The Virginia Lee Franklin Lecture

University of Maryland School of Nursing Dean's Lecture Series header

The Virginia Lee Franklin Lecture

Shots Fired: Reducing the Impact of Firearm Violence

This event was held on Oct. 20, 2022.

The button above will take you to the new University of Maryland School of Nursing Office of Professional Education’s Learning Management System. Create an account to sign up for the lecture and other on-demand offerings.

Firearm violence is a major public health problem. It results in physical and psychological injuries and is a global health priority. Firearm violence is a complex social problem, and the impact stems from direct exposures (e.g., youth is shot) and indirect exposures (e.g., environmental, death/injury of friends or family members, school shootings). Understanding the factors that come together to injure people with a firearm in various physical, social, economic, and cultural environments, positions us to extend the dialogue beyond “pro-gun” versus “anti-gun” and to prevent firearm violence and to reduce its impact to individuals, families, and communities.



Therese S. Richmond, PhD, RN, FAAN

Richmond is the Andrea B. Laporte Professor at the University of Pennsylvania School of Nursing and serves as its associate dean for research and innovation. She has an extensive program of research aimed at improving recovery from serious injury by addressing the interaction between physical injury and its psychological repercussions. Her research includes a focus on prevention of violence and firearm violence which is grounded in a commitment to social justice. The National Institute of Mental Health, the National Institute of Nursing Research, the Centers for Disease Control and Prevention (CDC), and the Pennsylvania Department of Health have supported her research. She is a member of an interdisciplinary team selected as a Catalyst Awardee for the Healthy Longevity Global Grand Challenge to examine a nursing-driven intervention to prevent falls in older adults using remote sensing and artificial intelligence. Richmond sits on the Executive Committee of the CDC-funded Penn Injury Science Center, where she directs the Research Core. She served on the Federal Advisory Committee to the Secretary of the Department of Health and Human Services for the National Health Promotion and Disease Prevention Objectives for 2030. She is a fellow in the American Academy of Nursing and an elected member of the National Academy of Medicine. She serves on the Board of Population Health and Public Health Practice at the National Academy of Sciences, Engineering, and Medicine.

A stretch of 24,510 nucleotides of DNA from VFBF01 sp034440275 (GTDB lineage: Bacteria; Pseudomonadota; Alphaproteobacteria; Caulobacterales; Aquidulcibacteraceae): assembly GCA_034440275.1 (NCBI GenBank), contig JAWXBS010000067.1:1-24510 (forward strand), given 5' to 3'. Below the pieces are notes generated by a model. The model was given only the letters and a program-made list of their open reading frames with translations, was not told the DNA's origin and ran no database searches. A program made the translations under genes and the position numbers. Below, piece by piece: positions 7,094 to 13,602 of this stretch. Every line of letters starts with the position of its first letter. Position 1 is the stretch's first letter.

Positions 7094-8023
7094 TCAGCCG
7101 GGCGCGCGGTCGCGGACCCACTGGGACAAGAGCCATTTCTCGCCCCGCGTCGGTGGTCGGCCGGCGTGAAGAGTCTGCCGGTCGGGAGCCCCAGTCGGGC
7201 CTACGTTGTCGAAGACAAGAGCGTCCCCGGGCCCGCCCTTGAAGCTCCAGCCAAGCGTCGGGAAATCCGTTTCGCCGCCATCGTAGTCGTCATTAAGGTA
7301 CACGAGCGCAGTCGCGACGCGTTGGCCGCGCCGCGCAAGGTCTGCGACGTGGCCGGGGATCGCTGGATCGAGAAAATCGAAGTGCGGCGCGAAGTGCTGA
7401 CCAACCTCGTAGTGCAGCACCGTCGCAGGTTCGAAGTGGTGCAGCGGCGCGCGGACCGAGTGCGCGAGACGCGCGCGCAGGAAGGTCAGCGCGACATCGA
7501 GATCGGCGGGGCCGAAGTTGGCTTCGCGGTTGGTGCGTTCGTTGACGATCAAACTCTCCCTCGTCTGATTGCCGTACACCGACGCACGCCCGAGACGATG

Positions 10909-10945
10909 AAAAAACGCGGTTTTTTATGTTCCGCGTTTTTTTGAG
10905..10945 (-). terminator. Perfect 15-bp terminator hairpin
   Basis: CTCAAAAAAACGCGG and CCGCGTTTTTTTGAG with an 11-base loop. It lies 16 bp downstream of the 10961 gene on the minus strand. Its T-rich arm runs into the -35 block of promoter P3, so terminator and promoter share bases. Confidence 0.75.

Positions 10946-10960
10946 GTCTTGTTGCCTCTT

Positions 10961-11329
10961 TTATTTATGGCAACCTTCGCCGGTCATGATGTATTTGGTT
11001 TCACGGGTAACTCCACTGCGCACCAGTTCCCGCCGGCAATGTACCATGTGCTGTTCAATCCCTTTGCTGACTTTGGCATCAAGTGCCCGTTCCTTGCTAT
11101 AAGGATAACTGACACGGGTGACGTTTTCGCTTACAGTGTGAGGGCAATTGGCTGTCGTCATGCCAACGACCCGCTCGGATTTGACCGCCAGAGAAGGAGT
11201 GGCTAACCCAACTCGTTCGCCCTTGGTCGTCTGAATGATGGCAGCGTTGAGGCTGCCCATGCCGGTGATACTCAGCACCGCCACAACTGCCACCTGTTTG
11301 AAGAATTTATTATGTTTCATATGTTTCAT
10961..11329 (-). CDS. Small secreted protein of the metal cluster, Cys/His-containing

Learning Objectives:

At the end of the presentation, learners will be able to:

  1. Describe the burden of firearm violence on the public’s health and well-being.
  2. Employ a multifaceted, public health approach to reduce the burden of firearm violence on individuals, families, and communities.
  3. Explain the important role of nursing research in building the science of reducing firearm-related harm and of nurses, health care providers, and health care systems in reducing firearm violence and mitigating its impact.

Learning Outcome:

80% of the participants will be able to identify one strategy they can implement in their practice setting that can reduce firearm violence and mitigate its impact.

Disclosure Statement:

None of the planners nor the lecturer for this educational activity have relevant financial relationship(s) to disclose with ineligible companies whose primary business is producing, marketing, selling, or distributing health care products used by or on patients.

Continuing Education Credit for Nurses (CNE):